Bethlehem Press

Saturday, December 7, 2019
“I’m not the Devil incarnate,” said Dennis Connell. “I’m asking to return the zoning to Central Business District [zoning designation] which is what it was until 2005,” “I’m not the Devil incarnate,” said Dennis Connell. “I’m asking to return the zoning to Central Business District [zoning designation] which is what it was until 2005,”
press photo by douglas gravesResident Lauren Miller, who spoke emotionally and effectively at the previous meeting during a public hearing on the matter, was back. This time she was poised and prepared with visual aids and vegetables from a community garden as an offering to the Council. press photo by douglas gravesResident Lauren Miller, who spoke emotionally and effectively at the previous meeting during a public hearing on the matter, was back. This time she was poised and prepared with visual aids and vegetables from a community garden as an offering to the Council.
Bethlehem attorney James Holzinger representing the property owners, presented plans to build six twin homes on Blake Street. Bethlehem attorney James Holzinger representing the property owners, presented plans to build six twin homes on Blake Street.

Zoning map remains same

Monday, October 7, 2019 by Douglas Graves Special to the Bethlehem Press in Local News

With trepidation on the part of some members, city council voted 4-3 Oct. 1 to kill a hoped-for revision of the zoning map.

The bill would have paved the way for resident and architect Dennis Connell to build a five-story, 72-unit apartment building at 11-15 West Garrison St. that would have an underground garage.

Councilman Bryan Callahan told the crowd, “Don’t shoot me,” as he assured the energized residents who oppose the plan that his “yes” vote did not mean that he would continue to support the measure. He promised to walk through the neighborhood over the next two weeks and meet with residents to hear about their concerns. He said he lives near the West Garrison Street neighborhood.

Callahan explained the quixotic nature of Lauren Miller’s and the other objectors’ quest to knock down the proposed project.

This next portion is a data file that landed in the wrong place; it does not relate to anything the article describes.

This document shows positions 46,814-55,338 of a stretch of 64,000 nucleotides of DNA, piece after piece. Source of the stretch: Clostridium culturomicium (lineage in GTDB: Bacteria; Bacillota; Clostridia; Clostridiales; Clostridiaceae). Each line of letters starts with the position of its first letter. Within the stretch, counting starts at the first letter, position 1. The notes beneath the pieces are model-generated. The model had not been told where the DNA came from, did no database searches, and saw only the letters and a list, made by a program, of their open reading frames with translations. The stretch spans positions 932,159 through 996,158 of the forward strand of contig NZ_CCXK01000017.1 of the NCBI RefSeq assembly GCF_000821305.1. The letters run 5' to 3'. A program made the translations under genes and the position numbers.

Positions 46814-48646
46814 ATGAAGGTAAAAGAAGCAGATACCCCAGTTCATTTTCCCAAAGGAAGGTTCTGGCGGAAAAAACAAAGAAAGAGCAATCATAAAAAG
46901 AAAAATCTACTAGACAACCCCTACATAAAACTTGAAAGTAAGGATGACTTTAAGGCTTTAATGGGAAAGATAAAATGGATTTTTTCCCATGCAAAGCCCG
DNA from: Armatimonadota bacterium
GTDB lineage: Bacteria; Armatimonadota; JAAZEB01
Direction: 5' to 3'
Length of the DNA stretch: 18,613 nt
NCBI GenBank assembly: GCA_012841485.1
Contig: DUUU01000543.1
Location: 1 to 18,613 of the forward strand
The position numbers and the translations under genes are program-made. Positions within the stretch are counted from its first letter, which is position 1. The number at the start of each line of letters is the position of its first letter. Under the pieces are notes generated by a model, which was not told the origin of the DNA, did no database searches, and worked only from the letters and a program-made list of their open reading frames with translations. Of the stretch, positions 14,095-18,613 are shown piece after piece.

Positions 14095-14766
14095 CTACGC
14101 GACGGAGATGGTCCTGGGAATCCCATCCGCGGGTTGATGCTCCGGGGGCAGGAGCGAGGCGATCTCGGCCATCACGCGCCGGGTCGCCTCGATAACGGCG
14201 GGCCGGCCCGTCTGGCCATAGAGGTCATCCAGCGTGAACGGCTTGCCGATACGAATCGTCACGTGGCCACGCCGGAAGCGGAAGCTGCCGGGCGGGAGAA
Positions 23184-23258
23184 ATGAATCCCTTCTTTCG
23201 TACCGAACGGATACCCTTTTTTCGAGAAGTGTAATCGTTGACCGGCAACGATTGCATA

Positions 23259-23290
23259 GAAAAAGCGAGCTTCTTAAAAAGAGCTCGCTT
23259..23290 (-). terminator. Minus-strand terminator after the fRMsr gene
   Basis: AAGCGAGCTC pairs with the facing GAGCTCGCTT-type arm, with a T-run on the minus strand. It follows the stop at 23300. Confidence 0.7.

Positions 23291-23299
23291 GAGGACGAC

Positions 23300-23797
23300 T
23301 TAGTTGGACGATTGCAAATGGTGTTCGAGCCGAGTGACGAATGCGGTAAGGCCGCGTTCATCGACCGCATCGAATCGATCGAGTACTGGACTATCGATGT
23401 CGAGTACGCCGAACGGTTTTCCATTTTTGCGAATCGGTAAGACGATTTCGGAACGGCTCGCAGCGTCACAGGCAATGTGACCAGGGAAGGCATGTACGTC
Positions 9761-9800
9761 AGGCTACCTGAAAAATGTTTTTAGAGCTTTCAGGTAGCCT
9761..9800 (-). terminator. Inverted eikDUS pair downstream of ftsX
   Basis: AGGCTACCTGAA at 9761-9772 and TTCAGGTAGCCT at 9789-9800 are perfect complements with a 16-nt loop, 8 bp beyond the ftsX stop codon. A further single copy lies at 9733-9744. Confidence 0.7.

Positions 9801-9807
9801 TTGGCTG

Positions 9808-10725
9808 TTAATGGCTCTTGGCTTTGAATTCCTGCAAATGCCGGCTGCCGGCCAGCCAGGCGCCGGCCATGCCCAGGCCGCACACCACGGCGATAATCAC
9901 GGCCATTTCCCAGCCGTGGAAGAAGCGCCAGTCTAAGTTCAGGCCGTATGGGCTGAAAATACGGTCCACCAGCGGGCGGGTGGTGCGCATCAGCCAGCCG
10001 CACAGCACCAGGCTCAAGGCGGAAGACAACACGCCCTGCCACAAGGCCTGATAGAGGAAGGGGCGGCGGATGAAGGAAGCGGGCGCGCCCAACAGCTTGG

He said that since Connell owns the lots, two of which have houses that are in the RT or High-Density Residential District, that Connell wanted to have them restored to their pre-2005 designation of CB or Central Business District. This would have allowed developer Connell to put his five-story apartment building on the contiguous lots that he currently owns.

The apparent success of the neighbors and tenants in stopping the rezoning will not stop Connell from slightly modifying his plan and reconfiguring the building to have up to 12 stories on the CB zoned lots.

Increased stories, explained Callahan, could be required to make up the lost revenue expected from units that would have been on his two lots, whose planned use has now been denied to Connell.

Ironically, Connell could still knock down his two houses in the RT zoning district and use the cleared space for other purposes, to include trash Dumpsters, or a driveway access to his planned underground 74-space parking garage.

Connell did not return a call to the Press to clarify his future plans.

The large group of residents who attended the meeting, for the most part, made it clear that change is not welcome, though some bristled at the suggestion that they wanted to exclude future residents.

Resident Lauren Miller, who spoke emotionally and effectively at the previous meeting during a public hearing on the matter, was back. This time she was poised and prepared with visual aids and vegetables from a community garden as an offering to council.

Miller emphasized the sense of community on West Garrison Street, a sense of community that she and several other residents feel will be disrupted by Connell’s plan to raze two homes that he owns and, in their stead, build an apartment building.

Miller rents one of the two homes owned by Connell, a home that would be razed if the project goes forward.

“Do the lives on this street matter? Are we going to push them [the community] out?” asked Miller.

Several other residents spoke supporting Miller and generally expressing a “not-in-my-backyard” view of the proposed apartment building.

Connell, the owner proposing the apartment took his turn speaking to council, but directed his comments to the largely hostile audience.

“I created this neighborhood,” said Connell. “I’m not the Devil incarnate. I’m asking to return the zoning to central business district, which is what it was until 2005.”

Connell’s attorney, who refused to confirm his name or to make a further statement, told the crowd that Connell intends to live in the planned apartment and be part of the community.

John Rothschild said he thinks this is a case of spot zoning.

City Councilman Adam Waldron opined that the “plan is positive.” He said the plan would “bring new friends and neighbors to your community.”

“I can’t imagine harming the neighborhood,” said Councilwoman Dr. Paige Van Wirt. “I will not support [the plan].”

Councilman William Reynolds said, “I bristle when I hear the phrase “commercial intrusion. We live in a city.”

However, Reynolds said he would vote “no” on the issue.

In other business, Bethlehem attorney James Holzinger, representing the property owners, presented plans to build six twin homes on Blake Street. He asked that the zoning map be changed from RS (Single Family Residential) to RG (Medium Density Residential) for several lots.

Council members also approved, at a first reading, a $6 million bond to re-finance municipal debt. Final vote on the bond issue is set for Oct. 15 at the next regular city council meeting.